We have put away our argyle cardigans, drawn close to the fire, listened to the Crosby records, and roasted a few chestnuts for that God-sent aroma they give. Now, as we begin a new year, let's think about what we all like to think about at holidays: Why is America in decline and just how far and fast is this going to go?
Cheerful New Year tidings to all, of course.
Anyone who thinks of America and its place in the world clearly and honestly understands, with no shred of doubt after the destructive year gone by, that this nation is now well into its late-imperial phase. As history instructs us, two signs of an imperial power’s decline at this point in its story are blindness and deafness: It gives up all capacity to see the world as it is and takes no interest in what those dwelling in it have to say. Clear sight and open ears are unbearable, for both bring news that history’s wheel is turning and an era of primacy is passing into the past.
This is where we are as 2014 ends. It is not, I add instantly, where we have to be, only where we happen to be, where we have been led and find ourselves as we look to the year ahead.
A few years ago the words “decline” and “declinist” were much in debate. A declinist was not something a good American was supposed to be. The obfuscating chatterers on the opinion pages and in the magazines could hold these terms up for criticism because there was—apparently, not evidently—enough ground to stand on and dismiss the declinist’s point. Recall all this?
Now no one talks about decline, if you have not noticed—not because the triumphalists have won the argument but precisely because they have lost it. In the best American tradition, the topic falls away: It grows ever more obvious now that our leaders have put themselves and us on the road to decline.
If I can impose on your time a few extra seconds, please read that last sentence carefully once again. Two things in it we need to talk about now: “Our leaders,” as opposed to us, we the led. “Chosen,” said leaders having made choices and not simply accommodated the inevitable. To have a choice, by definition, means to have an alternative.
Many readers have questioned use of the term “we” in these columns over the past year. “Who is this ‘we’ doing this or that in Ukraine, Syria, across the Pacific or wherever?” they ask. They are right to do so, but only half right in refusing responsibility for America’s conduct abroad.
It has long been true that this nation’s foreign policy cliques think and act—often the latter while skipping the former—independently of any electorate. But the sharpening of this contradiction is among the significant realities to come to the fore in 2014. We are back in the pre-crisis years of the Vietnam period, in my estimation. A lot goes on people do not like.
I am not a declinist, as noted often in this space. Neither are many readers, if the interactivity and the Twitter accounts are any guide. I see nothing of myself reflected in either the objectives or the execution of American policy, not anywhere on the planet. Possible exceptions include the administration’s opening to Cuba and its “skin in the game” response to the Ebola crisis in West Africa.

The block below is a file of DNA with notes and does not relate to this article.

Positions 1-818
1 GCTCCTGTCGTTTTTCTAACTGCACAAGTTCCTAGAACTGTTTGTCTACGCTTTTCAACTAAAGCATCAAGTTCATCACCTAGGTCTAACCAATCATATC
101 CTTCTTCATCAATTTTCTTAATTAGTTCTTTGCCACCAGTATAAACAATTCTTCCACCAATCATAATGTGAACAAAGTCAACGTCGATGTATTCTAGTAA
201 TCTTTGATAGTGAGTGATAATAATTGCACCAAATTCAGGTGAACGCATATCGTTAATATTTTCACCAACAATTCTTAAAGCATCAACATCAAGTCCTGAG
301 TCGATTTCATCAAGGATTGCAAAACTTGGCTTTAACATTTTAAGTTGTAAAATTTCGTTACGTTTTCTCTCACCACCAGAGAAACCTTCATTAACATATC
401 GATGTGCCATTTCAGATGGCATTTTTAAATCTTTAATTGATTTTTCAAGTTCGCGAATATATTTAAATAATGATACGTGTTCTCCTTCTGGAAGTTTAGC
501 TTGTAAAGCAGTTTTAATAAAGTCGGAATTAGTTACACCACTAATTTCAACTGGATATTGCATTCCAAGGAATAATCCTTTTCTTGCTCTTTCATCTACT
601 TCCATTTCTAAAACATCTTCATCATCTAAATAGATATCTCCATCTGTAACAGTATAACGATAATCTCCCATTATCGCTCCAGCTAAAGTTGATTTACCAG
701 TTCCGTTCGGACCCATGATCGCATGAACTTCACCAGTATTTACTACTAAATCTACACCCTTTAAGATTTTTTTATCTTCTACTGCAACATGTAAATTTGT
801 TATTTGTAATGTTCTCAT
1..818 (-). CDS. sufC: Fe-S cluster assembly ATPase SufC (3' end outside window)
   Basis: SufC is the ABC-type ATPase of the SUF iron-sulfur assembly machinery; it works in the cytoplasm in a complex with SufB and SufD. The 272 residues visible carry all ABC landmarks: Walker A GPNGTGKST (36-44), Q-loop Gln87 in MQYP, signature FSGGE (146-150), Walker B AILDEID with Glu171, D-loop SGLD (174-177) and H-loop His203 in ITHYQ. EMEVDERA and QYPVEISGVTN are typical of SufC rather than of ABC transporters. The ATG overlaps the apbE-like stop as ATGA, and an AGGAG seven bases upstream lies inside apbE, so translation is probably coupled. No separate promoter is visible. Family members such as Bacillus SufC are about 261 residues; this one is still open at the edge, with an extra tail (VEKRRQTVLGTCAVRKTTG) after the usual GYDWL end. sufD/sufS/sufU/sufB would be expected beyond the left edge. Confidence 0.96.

O.K., policy may be made by a sequestered elite and not in our image, but it is nonetheless our responsibility. The goals and strategy are shaped in our names. We pay for the drones. This is why all my “we’s” have to stand.
The column has instructed the columnist in too many ways to count this past year, mostly because of the place readers have generously given it in their conversation. The thought has come home: One of the very largest boulders in the way of a re-imagined place for Americans among others is the failure of the political system.
This failure is now complete. At present there is no avenue open to meaningful expression of popular preferences on the foreign policy side. The conclusion is obvious: Better policy abroad requires better political arrangements at home. This is among our responsibilities, too.
To put this point another way, I see malign intent among the policy people, the military command and the national security “folks,” as Obama memorably referred to the NSA crowd when Edward Snowden was opening the lid on their Strangelovian doings. (Always be careful when this president uses the folksy “folks,” for he is usually trying to put something objectionable over on you. I loved “We tortured some folks.”)
That is at the top. Below I see an accumulating swell of opinion in search of a voice—a voice to insist that there are alternative ways for Americans to go at the 21st century. As noted a while ago, this column is less about policy per se than the broader topic of Americans among others. In this connection, more and more of us understand that there are choices before us and we can—incredible as the thought may seem—make the right ones, the constructive ones.
Step 1: Recognize that these choices are there to be explored. Forget anyone touting TINA, the neoliberal mantra, “there is no alternative.”
Step 2: Start on all the obvious things arising out of Step 1.
In my read, we are at work on Step 1. This is why I am not a declinist even as there is no mileage in denying the road to decline we now travel.
Error and failure among our leaders, a gathering resolve in the name of humane good sense among the led. This is among my 2014 recognitions. The exception here is Pope Francis. Rome has very oddly elected a Latin American social democrat to the chair of St. Peter, and in consequence a notable man has emerged among the world’s leaders.
In the late-imperial phase, I find, optimism and pessimism seem to change places. This, too, is a pronounced feature of our moment.
On one hand, you have elites and their messengers in the media who incessantly insist that the course is right and all we have to do is stay it. The task is not to renovate anything but to remain faithful to the cult of the founding fathers. We cannot risk change or lose our nerve, for without us the world would fall into chaos.
This is advertised as optimism but is profoundly pessimistic on the very face of it. The working assumption is that we must always act out of belief, for to venture into thought is beyond our capacities. We did our thinking in the eighteenth century.
So you get, from the euphemism creators—Is there an office in Washington that cranks these out?—things like Operation Inherent Resolve, the bombing campaign against ISIS. The moniker tells us only that the Pentagon is going to keep this stuff going no matter how counterproductive it is.
Think about it: These are the optimists. In this crowd it is always TINA. On consideration the optimists turn out to be a frightened lot—frightened mostly of change and anything new.